“In our view, proceedings where the litigant is seeking to hold the state to account by judicial review are important, because these cases are the means to which individual citizens can seek to check the exercise of executive power by appeal to the judiciary. These proceedings therefore represent a crucial way of ensuring that state power is exercised responsibly.”3
Few would disagree with that. But the Government fails to recognise social security law also involves disputes between the citizen and the state. Taking this and other areas of social welfare law out of scope rolls back the hard won advances made in gaining rights for claimants to challenge public authorities through test case and other litigation by CPAG, Shelter, law centres and solicitors since the 1970s.
The results will be arbitrary, social security cases brought by way of judicial review which may involve precisely the same issue as cases brought by appeal, will still attract legal aid, purely because of the administrative route by which they have been brought.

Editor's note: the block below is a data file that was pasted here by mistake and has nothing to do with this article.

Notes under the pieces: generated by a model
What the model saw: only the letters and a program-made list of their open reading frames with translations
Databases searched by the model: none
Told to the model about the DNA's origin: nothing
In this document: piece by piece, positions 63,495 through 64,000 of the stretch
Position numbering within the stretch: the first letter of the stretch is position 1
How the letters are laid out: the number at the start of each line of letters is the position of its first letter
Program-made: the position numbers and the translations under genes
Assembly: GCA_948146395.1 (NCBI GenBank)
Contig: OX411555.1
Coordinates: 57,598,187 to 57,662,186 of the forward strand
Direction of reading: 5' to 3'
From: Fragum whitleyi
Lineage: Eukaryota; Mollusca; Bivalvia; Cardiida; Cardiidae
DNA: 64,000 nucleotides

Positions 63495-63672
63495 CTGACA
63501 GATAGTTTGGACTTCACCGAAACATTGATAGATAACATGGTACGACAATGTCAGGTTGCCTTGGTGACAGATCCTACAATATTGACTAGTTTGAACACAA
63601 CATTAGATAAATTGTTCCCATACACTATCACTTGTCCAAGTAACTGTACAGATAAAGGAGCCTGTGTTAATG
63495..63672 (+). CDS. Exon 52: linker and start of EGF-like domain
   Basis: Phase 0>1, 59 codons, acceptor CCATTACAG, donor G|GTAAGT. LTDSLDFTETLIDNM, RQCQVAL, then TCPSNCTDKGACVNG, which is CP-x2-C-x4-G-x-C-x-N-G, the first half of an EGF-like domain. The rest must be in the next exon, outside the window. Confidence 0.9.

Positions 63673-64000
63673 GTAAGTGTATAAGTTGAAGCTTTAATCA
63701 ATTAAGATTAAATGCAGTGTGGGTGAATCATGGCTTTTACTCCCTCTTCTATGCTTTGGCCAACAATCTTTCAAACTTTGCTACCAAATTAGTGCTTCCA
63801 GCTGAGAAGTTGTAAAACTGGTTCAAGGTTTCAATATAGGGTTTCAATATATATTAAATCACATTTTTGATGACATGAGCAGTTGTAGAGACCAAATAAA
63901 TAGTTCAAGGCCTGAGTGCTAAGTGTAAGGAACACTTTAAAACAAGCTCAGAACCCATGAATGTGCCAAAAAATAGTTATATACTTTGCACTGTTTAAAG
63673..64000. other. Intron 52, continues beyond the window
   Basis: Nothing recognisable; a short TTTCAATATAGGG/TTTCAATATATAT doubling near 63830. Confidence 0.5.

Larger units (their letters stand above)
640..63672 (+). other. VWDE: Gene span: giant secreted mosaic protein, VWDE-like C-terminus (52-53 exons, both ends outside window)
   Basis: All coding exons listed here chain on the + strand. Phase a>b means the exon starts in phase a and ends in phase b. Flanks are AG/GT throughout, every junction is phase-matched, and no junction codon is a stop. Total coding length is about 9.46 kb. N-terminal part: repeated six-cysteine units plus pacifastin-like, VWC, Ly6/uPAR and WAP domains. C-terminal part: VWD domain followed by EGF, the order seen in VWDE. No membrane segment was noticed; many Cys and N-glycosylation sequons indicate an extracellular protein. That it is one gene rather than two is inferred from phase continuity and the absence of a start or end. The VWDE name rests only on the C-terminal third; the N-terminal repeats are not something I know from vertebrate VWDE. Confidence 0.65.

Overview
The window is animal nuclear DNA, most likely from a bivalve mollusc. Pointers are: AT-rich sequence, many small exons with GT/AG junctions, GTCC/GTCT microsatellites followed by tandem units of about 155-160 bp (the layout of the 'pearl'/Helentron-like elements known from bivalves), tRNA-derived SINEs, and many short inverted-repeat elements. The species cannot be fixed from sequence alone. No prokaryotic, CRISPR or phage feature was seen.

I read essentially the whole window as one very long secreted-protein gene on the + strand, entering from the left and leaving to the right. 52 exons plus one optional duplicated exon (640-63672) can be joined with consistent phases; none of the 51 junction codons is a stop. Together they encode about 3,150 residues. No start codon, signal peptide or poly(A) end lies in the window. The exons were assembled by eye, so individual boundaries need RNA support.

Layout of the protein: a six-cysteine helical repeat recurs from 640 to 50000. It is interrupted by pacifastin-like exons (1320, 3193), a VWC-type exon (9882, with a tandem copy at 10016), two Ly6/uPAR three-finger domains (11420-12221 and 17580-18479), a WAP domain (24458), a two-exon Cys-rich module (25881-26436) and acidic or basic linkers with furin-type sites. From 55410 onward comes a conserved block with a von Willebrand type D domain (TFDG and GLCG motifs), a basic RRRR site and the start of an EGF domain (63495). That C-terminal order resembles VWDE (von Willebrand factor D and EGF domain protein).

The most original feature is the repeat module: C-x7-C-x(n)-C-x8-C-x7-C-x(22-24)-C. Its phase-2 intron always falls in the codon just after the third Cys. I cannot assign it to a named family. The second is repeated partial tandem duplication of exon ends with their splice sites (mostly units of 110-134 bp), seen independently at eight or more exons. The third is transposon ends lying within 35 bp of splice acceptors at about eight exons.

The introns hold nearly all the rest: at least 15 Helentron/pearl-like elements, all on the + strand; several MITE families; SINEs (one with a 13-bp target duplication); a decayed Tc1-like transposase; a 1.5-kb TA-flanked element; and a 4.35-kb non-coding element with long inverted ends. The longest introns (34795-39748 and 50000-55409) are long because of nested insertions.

The reforms will also leave claimants without assistance in the face of a revolution in the benefit system. The introduction of tax credits, pension credit and more recently Employment and Support Allowance all resulted in legal and administrative chaos, as well as complex of transitional provisions. When the Universal Credit hits, it looks as if there will be few if any advice agencies around to help claimants to navigate the law. The Social Security Commissioners and now the Upper Tribunal have long been used as a means of refining the interpretation of the law on benefits, but how many claimants will be able to bring cases before them without advice and assistance?